Ellie Ga creates precise wanderings. Ga’s video work extends from the cinematic-essay tradition of Agnès Varda and Chris Marker. “Quarries” begins on a ferry in New York Harbor during a heat wave and ends in Lisbon with a final image of two patterns of waves; the bottom half in bands of black and white made from calçada, traditional Portuguese paving stones in a plaza at the edge of the undulating sea, which occupies the upper half. What connects these images and places? A sense of drift, but also, a rigorous documentary stitch work. Along the way, the narrative binds together the artist’s brother, paralyzed with a crushed hand; a Greek island inhabited only by bees and the ruins of a re-education camp; and a laboratory teeming with thousands of mosquitoes.
“We’re getting close to identifying what intentions look like in the brain,” the chief scientist who studies neurons in flies tells us in the voice-over narration. So too does “Quarries” make visible the process of the artist’s mind at work, chasing — intentionally — after connections, accruing into a work that is philosophical, playful and surprising, with the artist’s hands often shown handling projected transparencies, sorting through images as a scholar might organize footnoted citations. Ga’s work recalls artists I love, like the films of Tacita Dean and the video work of Moyra Davey. The only problem is watching the 40 minutes of “Quarries” once just isn’t enough. JOHN VINCLER
Chelsea
Through July 29. Washburn Gallery, 177 10th Avenue, Manhattan; 212-397-6780, washburngallery.com.
If you like paintings that grab your eyes and won’t let go, consider JoAnne Carson’s recent work at Washburn: eight midsize paintings of single trees, each its own universe of botanical forms, electric color, visionary light, possible planets and pop culture references. If Charles Burchfield had worked for Walt Disney, he might have come up with these.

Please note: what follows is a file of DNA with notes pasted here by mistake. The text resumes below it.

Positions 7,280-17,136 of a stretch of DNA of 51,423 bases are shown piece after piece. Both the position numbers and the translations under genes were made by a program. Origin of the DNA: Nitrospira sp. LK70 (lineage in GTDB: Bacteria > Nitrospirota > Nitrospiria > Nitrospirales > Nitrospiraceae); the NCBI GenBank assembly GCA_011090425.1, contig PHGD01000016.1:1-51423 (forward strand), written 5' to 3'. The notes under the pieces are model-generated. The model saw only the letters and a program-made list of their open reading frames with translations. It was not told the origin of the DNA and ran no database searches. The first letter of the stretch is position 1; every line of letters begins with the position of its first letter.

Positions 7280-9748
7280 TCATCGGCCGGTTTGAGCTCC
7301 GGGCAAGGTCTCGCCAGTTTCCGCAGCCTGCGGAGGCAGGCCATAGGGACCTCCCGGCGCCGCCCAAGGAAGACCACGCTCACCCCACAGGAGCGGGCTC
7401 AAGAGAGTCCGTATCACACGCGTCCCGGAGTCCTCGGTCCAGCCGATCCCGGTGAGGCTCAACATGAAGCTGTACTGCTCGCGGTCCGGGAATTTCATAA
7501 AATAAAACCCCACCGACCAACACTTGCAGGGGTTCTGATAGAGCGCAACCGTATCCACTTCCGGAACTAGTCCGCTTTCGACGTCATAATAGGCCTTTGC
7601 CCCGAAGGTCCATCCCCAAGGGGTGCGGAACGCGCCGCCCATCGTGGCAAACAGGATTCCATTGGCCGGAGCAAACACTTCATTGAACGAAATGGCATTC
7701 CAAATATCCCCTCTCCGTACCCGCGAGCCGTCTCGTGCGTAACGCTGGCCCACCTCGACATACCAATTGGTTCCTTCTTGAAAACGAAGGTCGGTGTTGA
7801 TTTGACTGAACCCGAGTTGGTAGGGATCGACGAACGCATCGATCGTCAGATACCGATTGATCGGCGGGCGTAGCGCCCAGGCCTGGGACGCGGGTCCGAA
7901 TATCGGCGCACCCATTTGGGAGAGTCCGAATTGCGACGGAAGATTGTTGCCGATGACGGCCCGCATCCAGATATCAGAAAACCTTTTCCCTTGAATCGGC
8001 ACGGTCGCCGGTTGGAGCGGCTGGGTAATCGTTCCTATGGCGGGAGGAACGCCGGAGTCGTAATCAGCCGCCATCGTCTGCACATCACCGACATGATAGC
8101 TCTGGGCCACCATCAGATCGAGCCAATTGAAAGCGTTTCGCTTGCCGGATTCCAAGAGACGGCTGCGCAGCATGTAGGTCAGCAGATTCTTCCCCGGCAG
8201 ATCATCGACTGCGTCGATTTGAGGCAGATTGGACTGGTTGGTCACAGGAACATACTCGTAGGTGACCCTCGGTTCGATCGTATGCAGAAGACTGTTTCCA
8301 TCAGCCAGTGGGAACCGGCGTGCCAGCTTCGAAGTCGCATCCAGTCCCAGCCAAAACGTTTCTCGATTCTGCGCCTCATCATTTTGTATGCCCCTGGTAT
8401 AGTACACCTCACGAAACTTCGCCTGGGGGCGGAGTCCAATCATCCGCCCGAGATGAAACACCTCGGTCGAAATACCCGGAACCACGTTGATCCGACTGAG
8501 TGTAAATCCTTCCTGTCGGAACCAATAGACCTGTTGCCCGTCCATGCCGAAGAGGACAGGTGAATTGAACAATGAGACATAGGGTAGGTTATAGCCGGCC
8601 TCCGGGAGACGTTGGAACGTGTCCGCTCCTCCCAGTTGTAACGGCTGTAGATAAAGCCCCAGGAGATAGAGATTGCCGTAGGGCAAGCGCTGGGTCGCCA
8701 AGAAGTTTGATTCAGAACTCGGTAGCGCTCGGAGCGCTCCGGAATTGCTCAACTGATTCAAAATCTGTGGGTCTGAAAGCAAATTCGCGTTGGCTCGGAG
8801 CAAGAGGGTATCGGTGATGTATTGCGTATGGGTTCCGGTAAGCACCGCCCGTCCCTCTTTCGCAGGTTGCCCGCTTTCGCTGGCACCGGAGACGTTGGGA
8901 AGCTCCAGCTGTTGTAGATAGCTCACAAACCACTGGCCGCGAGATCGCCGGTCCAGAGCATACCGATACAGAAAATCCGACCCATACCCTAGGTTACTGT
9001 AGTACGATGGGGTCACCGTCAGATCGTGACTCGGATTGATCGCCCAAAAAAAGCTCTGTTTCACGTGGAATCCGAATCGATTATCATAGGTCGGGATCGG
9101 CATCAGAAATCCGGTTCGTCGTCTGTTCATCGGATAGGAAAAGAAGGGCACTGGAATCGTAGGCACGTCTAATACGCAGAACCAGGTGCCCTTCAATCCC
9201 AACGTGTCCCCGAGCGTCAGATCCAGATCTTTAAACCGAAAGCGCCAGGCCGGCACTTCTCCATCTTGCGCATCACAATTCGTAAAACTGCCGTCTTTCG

Along with five drawings, these canvases comprise Carson’s first solo in a Manhattan gallery since 1990. They continue four decades of riffing on trees, flowers and plants — enlarged, distorted and reinvented to the point of a weird, even scary autonomy — in both two and three dimensions. (See “Bouquet,” from 2001, a pale blue array of enlarged blooms the size of a small tree in the collection of the Brooklyn Museum.) They also graft together aspects of American Regionalism, European modernism and children’s book illustration and presumably benefit from Carson’s avid hobby — gardening.
Carson takes advantage of every pictorial possibility, including landscape backgrounds, cloud patterns, times of day. The faceted tree trunk in “Updraft” echoes the greens and browns of early Cubism. It is guarded by small trees that suggest spear points in a red/orange setting, where comets zoom, and parallel bands of yellow clouds may await the notes of the music of the spheres. Its branches harbor a slightly demonic mask of pink and lavender that matures into what seems to be E.T.’s face in “Sunny,” two paintings away.
These are Carson’s best paintings yet and their excellence can’t be an isolated incident. Her early ’80s relief paintings — Natalia Goncharova meets Elizabeth Murray — should be revisited. ROBERTA SMITH
Tribeca
Through July 29. Nicelle Beauchene Gallery, 7 Franklin Place, Manhattan; 212-375-8043, nicellebeauchene.com.
Richard Bosman’s artworks in “Painters Painting” fuse the workmanlike efficiency of a billboard painter with the elegant cunning of a chess master. In “Museum Wall” (2015), each of the 34 painted copies of iconic works, from Frida Kahlo to El Greco, is casually pinned on a gray rectangle painted across the rear gallery’s wall. On Instagram they will look like fine renderings, but here you’ll see how each is a loose jotting where this Hudson Valley-based artist puts down the likeness and then proceeds. Next move.